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Introduction How Rivers Run Stories Value Of A River What We Can Do
Life of a River - Biology
Remaining refuges

The existence of streams and rivers becomes especially important in altered and developed landscapes. In urban and agricultural areas, the floodplain of a river is sometimes the only stretch of remaining native habitat for birds, mammals, amphibians, reptiles and invertebrates. Under such circumstances, the wooded streamside may have the best or only available cover for large mammals, such as fox, raccoon, and deer.

According to Fred Harris, Plant Ecologist, the Minnesota River Valley is an important corridor of native plant communities that supports some of the state's rarest plant species and noteworthy concentrations of animals in a mostly agricultural or urban part of Minnesota.

In the southeastern corner of Minnesota, forested bluffs with steep stream drainages and rocky cliffs that escaped logging and cultivation provide habitats for many of the state's rarest reptiles and amphibians. Remnant populations of timber rattlesnakes survive on the bluffs of the Mississippi River, while the five-lined skink occurs among forested rock outcrops in the Mississippi and Minnesota River valleys.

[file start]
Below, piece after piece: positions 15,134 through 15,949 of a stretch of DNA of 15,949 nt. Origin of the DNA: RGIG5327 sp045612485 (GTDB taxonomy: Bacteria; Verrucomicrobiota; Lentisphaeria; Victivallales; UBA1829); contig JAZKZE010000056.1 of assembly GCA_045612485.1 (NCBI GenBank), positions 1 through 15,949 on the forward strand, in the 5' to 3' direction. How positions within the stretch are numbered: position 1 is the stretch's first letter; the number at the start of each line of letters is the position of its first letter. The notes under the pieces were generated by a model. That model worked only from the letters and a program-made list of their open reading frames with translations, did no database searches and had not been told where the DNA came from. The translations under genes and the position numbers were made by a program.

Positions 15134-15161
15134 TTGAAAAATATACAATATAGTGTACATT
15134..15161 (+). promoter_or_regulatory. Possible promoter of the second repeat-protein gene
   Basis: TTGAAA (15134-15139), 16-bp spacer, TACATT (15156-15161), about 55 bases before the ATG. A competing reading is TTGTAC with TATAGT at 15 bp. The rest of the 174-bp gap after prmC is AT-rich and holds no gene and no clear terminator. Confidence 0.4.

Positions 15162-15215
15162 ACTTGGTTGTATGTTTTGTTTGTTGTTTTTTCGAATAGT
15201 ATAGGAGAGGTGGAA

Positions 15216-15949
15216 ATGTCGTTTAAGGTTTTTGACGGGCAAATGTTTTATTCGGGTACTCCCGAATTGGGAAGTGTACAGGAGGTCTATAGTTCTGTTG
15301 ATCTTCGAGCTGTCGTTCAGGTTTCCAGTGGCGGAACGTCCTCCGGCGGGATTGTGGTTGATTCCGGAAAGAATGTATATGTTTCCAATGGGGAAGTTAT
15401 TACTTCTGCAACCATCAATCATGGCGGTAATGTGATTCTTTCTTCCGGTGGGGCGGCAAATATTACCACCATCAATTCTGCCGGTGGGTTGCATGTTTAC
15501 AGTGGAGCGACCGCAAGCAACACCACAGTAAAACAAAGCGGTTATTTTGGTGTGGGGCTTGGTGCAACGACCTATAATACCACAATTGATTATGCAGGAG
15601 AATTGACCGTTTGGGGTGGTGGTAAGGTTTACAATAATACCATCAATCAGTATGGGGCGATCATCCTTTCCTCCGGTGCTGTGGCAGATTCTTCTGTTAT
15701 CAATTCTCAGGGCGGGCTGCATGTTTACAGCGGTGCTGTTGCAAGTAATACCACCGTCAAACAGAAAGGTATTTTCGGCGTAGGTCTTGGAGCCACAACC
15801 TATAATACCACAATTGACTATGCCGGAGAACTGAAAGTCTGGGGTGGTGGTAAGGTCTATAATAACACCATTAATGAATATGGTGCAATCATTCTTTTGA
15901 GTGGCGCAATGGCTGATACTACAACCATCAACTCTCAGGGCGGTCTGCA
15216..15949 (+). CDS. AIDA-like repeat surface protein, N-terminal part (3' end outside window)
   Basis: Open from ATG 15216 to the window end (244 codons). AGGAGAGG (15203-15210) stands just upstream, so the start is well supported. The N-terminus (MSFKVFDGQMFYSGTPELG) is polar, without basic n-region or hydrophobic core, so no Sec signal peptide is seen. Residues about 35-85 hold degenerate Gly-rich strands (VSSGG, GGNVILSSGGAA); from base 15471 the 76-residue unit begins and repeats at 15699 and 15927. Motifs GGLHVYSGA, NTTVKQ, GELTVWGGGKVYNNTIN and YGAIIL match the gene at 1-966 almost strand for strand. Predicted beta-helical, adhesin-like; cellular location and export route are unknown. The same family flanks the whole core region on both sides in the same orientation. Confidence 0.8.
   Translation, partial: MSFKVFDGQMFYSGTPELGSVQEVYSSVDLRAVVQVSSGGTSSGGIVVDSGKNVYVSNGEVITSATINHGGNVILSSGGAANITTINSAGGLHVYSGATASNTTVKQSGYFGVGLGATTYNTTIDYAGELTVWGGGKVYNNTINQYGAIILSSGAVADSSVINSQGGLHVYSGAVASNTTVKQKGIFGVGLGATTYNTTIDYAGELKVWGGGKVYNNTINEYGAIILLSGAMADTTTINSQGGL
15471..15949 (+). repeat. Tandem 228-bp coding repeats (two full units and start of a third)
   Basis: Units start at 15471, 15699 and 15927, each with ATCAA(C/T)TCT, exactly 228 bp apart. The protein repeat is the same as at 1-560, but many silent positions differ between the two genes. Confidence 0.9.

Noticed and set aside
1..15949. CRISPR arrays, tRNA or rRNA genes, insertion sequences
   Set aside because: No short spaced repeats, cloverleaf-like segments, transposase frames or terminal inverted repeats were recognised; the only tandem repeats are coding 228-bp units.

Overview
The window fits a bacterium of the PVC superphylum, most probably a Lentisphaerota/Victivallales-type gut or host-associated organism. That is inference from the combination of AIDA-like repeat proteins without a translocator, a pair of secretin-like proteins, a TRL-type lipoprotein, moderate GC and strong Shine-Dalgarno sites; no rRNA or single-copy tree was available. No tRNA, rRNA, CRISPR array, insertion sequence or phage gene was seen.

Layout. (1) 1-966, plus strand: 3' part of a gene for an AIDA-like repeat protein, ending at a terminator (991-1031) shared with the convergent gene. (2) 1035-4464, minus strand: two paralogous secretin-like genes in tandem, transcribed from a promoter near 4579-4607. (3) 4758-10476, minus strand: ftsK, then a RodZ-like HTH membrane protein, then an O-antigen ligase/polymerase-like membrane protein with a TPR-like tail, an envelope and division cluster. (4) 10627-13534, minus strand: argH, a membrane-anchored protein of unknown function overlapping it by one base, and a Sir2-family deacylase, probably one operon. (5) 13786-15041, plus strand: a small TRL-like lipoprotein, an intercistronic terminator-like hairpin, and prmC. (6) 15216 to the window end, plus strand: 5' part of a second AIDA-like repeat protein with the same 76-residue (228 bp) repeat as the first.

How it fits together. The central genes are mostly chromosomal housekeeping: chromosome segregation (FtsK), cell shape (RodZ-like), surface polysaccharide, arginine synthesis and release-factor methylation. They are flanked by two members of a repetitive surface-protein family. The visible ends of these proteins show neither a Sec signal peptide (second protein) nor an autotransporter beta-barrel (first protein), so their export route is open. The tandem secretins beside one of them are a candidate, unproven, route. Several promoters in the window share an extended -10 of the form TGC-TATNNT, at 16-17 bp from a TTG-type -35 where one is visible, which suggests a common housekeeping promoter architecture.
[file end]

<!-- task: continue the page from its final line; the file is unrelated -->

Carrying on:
Pictured animals: Fox, badger, white-tailed deer, timber rattlesnake, black bear


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Introduction
Flow
Shape
Connections
Quality
Life
Description
Terrestrial plants
Terrestrial animals
Life cycles
Corridors
Refuges
Aquatic habitats
Adaptations
Continuum concept
Relationships
Consequences
Stories
Summary
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